Using a Doghouse in the Wintertime

"A lot of people like the snow," said comedian Carl Reiner. "I find it an unnecessary freezing of water."


I can appreciate Reiner's view on the cold and snow. Scraping windows, shoveling driveways and building snowmen do nothing to excite me. Kids sledding down hills and waiting for cars to defrost... no thank you!


However, the same can't be said for my dog, Artie. Every time the mercury starts to drop and the snow starts to build up, I can see his tail start wagging. If you live in a colder climate, then you might have a dog that behaves the same way. Chomping at snowflakes and running around a yard with snow banks is one of the funniest things to watch as a dog owner - from inside the house.


As the owner of a pooch with a thicker fur coat, I have no trouble watching my dog play outside in the brisk months of the year. Yet, I understand that there are risks involved with letting Artie in the snow, so I take the preventative measures to make sure he's safe in the colder climate.


Doghouses During The Winter

Just like people, dogs need a place to call home. Dogs with extremely heavy coats such as St. Bernards and Huskies are able to handle frigid weather without even a shiver, but they will still search for a den to rest in after they've had their fun playing the snow.


Even in the fall or spring, temperatures can dip into icy temperatures, so if you plan on letting Fido outside, you need to have a proper shelter for them.


Today, doghouses come in dozens of different styles and sizes to fit your dog's needs. If you live in an area that is susceptible to frosty temperatures, there are dog houses and dog house accessories made especially for you.


No matter what kind of dog house you have, you want to make sure that you have warm blankets and plenty of (unfrozen) water for your dog to enjoy. To make sure that your dog house stays at a safe temperature, invest in a Hound Heater to warm the air inside their shelter.


Recently, Akoma Dog Products have created a way for any dog to relax in their dog houses during the winter. The trusted dog brand has designed a variety of Hound Heaters to safely raise the temperature of any dog house, as long as you have an outlet nearby. The Heaters work like a small furnace and can warm an area up to 40 cubic feet, so your pooch can stay toasty without coming inside you house.


  • Heat and Breeze: The problem with using a standard heater to warm a doghouse is that the air can become stagnant and stale, which can dry out your dogs nose and sinus cavities. Just think, how many times have you woken up with a scratchy throat after running the heater? Now, the Heat and Breeze can eliminate odors and stale air by refreshing your dog house twice every minute. Plus, the heater is strong enough to work in frigid climates.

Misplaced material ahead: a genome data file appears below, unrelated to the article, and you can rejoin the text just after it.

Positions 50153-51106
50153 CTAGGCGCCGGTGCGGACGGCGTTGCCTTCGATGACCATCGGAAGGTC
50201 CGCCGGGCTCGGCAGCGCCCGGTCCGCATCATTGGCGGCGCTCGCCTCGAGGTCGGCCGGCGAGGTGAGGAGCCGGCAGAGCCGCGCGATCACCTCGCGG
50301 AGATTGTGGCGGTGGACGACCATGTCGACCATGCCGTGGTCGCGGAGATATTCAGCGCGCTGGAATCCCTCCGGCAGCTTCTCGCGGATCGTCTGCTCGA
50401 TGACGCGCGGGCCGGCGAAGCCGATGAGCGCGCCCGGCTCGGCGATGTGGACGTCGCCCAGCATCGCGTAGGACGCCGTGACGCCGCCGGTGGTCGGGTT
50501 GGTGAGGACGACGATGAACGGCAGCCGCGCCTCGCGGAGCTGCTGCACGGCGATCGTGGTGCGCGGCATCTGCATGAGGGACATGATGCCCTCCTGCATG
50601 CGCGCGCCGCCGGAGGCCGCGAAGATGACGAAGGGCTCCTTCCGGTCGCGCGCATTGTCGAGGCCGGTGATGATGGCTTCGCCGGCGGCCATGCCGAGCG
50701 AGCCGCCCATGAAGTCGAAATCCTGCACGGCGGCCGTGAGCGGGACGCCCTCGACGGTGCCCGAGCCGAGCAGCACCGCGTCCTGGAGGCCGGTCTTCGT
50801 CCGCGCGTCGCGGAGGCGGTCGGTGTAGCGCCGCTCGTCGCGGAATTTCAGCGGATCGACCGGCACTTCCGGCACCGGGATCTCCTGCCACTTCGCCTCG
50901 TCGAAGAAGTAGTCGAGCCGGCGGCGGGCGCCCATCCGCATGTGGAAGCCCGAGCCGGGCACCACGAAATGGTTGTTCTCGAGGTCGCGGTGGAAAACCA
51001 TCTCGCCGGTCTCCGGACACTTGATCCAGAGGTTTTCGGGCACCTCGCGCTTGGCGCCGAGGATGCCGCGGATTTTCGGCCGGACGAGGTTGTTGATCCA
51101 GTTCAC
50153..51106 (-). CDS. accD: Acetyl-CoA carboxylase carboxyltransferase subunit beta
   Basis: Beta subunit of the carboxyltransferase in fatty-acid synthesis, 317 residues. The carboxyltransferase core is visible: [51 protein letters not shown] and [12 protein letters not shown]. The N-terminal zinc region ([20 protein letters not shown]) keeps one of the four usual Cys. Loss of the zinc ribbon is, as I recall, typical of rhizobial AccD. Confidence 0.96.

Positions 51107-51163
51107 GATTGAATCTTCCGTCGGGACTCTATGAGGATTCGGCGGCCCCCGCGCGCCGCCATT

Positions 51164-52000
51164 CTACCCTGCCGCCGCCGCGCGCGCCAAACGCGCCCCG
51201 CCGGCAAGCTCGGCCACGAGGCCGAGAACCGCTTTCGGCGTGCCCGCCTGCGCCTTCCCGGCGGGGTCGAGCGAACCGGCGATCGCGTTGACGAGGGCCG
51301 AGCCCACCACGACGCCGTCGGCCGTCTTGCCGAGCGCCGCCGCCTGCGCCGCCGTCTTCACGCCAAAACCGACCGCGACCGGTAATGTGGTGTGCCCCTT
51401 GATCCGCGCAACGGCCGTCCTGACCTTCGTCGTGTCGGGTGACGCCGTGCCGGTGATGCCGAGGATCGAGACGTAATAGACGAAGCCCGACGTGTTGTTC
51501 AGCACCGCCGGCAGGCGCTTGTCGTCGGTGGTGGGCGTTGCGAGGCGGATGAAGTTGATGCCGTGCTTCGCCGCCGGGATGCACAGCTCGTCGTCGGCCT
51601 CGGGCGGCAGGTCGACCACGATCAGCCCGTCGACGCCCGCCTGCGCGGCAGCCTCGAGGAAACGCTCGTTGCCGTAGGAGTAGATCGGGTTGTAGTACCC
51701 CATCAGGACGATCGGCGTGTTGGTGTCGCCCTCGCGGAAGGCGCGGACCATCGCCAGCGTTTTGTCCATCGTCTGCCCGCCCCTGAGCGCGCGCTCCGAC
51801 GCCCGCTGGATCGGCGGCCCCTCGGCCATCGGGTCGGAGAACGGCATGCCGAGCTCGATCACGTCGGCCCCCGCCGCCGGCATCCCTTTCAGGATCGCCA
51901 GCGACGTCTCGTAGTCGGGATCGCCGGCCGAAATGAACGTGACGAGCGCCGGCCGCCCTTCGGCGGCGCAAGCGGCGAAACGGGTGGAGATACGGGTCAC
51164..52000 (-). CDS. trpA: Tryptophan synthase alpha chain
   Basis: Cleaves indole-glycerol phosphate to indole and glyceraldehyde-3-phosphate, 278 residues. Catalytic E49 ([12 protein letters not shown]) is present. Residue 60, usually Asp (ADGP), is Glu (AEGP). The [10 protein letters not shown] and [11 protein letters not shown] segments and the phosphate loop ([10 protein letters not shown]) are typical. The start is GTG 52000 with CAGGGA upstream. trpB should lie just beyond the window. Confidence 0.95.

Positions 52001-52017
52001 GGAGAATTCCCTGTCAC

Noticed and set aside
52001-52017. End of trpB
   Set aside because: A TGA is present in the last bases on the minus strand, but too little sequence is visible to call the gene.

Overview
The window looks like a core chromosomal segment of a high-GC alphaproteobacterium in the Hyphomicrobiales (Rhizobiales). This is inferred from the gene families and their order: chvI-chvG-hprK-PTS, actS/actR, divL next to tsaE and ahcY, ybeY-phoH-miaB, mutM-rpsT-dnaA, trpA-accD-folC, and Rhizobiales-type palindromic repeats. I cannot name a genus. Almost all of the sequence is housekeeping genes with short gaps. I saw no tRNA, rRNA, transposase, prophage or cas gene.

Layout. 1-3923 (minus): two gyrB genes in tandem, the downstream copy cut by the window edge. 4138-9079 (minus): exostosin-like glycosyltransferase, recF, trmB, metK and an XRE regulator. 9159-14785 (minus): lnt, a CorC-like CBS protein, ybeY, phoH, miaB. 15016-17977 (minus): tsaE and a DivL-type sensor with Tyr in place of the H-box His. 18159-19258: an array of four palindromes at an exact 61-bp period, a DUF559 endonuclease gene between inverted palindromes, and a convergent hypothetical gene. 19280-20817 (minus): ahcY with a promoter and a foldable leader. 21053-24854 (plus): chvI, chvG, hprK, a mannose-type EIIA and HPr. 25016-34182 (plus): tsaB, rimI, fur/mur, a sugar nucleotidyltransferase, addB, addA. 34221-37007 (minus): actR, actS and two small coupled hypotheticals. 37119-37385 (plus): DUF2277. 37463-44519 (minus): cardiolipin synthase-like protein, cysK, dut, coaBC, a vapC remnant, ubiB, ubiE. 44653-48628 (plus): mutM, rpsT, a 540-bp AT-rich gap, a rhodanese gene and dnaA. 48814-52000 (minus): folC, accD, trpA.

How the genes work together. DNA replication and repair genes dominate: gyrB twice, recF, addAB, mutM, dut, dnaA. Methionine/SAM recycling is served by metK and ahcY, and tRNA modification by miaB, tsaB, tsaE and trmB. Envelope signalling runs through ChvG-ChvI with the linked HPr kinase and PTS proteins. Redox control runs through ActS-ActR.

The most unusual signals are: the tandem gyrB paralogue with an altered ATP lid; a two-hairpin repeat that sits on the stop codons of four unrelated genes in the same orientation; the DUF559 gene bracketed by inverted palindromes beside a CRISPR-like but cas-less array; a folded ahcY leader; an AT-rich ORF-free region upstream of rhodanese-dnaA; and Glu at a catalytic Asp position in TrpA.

• Hound Heater Furnace: A standard heater should not be used in a dog house. It could cause a burn or even worse a fire if your dog got too close to the vents or started chewing on the cord. This specially made dog house heaters are protected with lockable boxes and cleverly designed cords to protect your pooch from starting a fire, even if they are chewers or clumsy.

Providing More Warmth in the Doghouse

Today, the pet market has created the best ways to keep Fido from freezing when the temperatures dip. According to the American Veterinary Medical Association, dogs are the most at risk for hypothermia and related illnesses during frigid weather.


"It's a common belief that dogs and cats are more resistant than people to cold weather because of their fur, but it's untrue," says a spokesperson for the AVMA.


Even Huskies need a bit of warmth in the snowy season, which means pet owners need to take steps to modifying doghouses so that they can withstand the cold.


Before you let your dog enjoy the doghouse, you should be sure to protect them from the elements. Check out some options below:

  • Insulation: It's amazing what a bit of weather-resistant foam can do for a doghouse. If you're handy enough to swing a hammer and use a drill, then you can easily add a bit of insulation to your dog's shelter. Simply take off the walls of your doghouse and put a layer of foam between the exterior and interior wall and fill any joints or cracks with non-toxic caulk.
  • Blankets: We said it before, but you wouldn't believe how many pet owners forget how something as simple as a blanket can keep their dogs from getting sick in the winter. A thick wool blanket is one of the most affordable and easiest ways to keep your dog cozy.
  • Orthopedic Heated Beds: If you have the means to run a power supply and your doghouse is kept dry, then you can spoil your pooch with a heated dog bed, too. These orthopedic dog beds provide a ton of support which sooth the aches and pains of your pooch.

So, if you have a dog that loves going outside during the snowy months, but you're scared about leaving them in their doghouse, don't worry! A properly prepared doghouse can be one of the best ways to keep your dog happy in the winter.


If you're looking for a way to warm your pooch, be sure to ask the pet experts at PetStreetMall.com by calling 800-957-5753. The animal lovers are more than happy to answer any questions about any of the pet products that we carry in our catalogue.

By Sean Bowes
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